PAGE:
There’s quite a bit in the press these days about companies (surprisingly, some very large ones) aggressively investing to expand their IP portfolios by purchasing patents or filing for patents on anything that can be imagined – often without stopping to consider whether the “innovation” has utility and is truly novel and non-obvious. Sun is often approached by companies looking to purchase patents (a reflection of the value of our IP) and at times we do sell patents under the right terms, conditions and circumstances.
To some degree, this topic has a very Cold War feel to it with companies growing patent stockpiles to use if attacked or as a form of “mutual deterrence”. But, at some point, a company needs to ask how many patents it really needs. And, that’s exactly what we did about three years ago. Up to that time Sun was filing well over 1,000 patent applications per year. But, in 2005, we made the decision to reduce our patent filings to the point that we had about 700 patents issued last year. And this number may decline in the future. While this is still a sizable number for most companies, it is a significant decline for Sun and occurs during a period in which we have more innovation than at any point in Sun’s history.
Why the change? Part of the reason is financial. On average, it costs more than $20,000 to obtain a U.S. patent and this figure grows significantly when you file around the world. Also, this amount does not include annual annuities required to keep a patent in effect. Being selective in what you patent can result in significant savings. However, the bigger reason for the change is that our focus has shifted from quantity to quality. To this end, we have completely re-architected the manner in which we determine the innovations we will patent. As part of this process, inventions are reviewed by a panel of the chief technology officers from across our different lines of businesses with input from distinguished engineers and other experienced innovators. We apply a significant amount of scrutiny to determine whether something is truly innovative before we submit it to the PTO. For us, it doesn’t make sense to patent everything. Rather, our focus is on patents that represent significant technological innovation. (In this regard, we were happy to see that the Federal Circuit will reconsider the patentability of business methods. )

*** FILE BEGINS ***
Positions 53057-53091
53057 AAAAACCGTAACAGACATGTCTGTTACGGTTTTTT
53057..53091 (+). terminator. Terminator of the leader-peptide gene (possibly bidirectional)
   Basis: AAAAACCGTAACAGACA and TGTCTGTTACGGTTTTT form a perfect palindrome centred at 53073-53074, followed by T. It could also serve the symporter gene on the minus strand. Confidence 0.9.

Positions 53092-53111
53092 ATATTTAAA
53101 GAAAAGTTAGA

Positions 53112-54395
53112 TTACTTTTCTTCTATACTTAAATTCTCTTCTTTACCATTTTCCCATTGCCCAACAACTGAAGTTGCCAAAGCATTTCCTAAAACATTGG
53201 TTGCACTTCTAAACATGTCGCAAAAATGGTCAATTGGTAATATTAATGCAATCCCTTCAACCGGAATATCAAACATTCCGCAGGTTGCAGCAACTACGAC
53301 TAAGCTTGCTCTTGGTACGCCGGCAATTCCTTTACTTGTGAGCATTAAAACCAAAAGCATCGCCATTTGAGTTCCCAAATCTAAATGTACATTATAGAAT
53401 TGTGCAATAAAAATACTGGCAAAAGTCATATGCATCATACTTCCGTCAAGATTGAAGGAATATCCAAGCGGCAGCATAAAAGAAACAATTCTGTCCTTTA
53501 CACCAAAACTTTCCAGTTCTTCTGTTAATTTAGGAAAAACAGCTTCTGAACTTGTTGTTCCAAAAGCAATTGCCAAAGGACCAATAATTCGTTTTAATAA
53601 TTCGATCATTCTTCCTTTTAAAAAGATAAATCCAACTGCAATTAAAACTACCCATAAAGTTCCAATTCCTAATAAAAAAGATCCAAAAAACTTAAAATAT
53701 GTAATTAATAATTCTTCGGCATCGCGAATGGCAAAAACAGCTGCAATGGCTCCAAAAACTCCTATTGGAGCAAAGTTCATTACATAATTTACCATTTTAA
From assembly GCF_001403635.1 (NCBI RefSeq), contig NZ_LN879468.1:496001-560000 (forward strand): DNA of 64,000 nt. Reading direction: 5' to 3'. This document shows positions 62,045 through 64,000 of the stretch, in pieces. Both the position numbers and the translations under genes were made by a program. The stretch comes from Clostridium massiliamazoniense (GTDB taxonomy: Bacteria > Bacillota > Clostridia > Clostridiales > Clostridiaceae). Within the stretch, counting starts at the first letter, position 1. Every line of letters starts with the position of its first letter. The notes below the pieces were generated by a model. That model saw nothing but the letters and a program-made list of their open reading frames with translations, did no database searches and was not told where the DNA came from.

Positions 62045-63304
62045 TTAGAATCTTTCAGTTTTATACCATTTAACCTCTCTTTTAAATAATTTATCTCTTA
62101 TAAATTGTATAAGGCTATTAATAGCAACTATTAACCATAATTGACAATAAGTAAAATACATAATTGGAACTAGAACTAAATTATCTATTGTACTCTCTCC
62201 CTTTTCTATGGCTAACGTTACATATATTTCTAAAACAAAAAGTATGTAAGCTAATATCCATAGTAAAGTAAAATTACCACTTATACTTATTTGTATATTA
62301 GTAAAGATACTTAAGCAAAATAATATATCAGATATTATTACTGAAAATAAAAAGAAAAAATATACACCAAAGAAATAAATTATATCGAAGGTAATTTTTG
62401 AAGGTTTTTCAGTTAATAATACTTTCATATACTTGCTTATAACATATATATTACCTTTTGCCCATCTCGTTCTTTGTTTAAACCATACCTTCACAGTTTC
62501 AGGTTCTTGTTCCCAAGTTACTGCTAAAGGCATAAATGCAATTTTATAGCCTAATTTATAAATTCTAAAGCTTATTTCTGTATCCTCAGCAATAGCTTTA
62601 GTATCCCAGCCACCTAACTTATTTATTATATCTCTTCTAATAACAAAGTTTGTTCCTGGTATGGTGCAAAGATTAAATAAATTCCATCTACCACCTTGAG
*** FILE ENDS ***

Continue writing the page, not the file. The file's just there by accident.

Aside from our focus on patent quality, there is another reason we are filing fewer patents. It has to do with our business model. Unlike some companies, we don’t have a corporate goal for revenue derived from patents (and patent litigation). Instead, we invest in patents to support our customers and the communities in which we participate. This support can be in the form of a defensive response to an attack on a community or in the form of the assurance provided by the patent licensing provisions of the CDDL or GPLv3. In the end, it’s about delivering innovation to our customers and communities.
If they succeed, we succeed.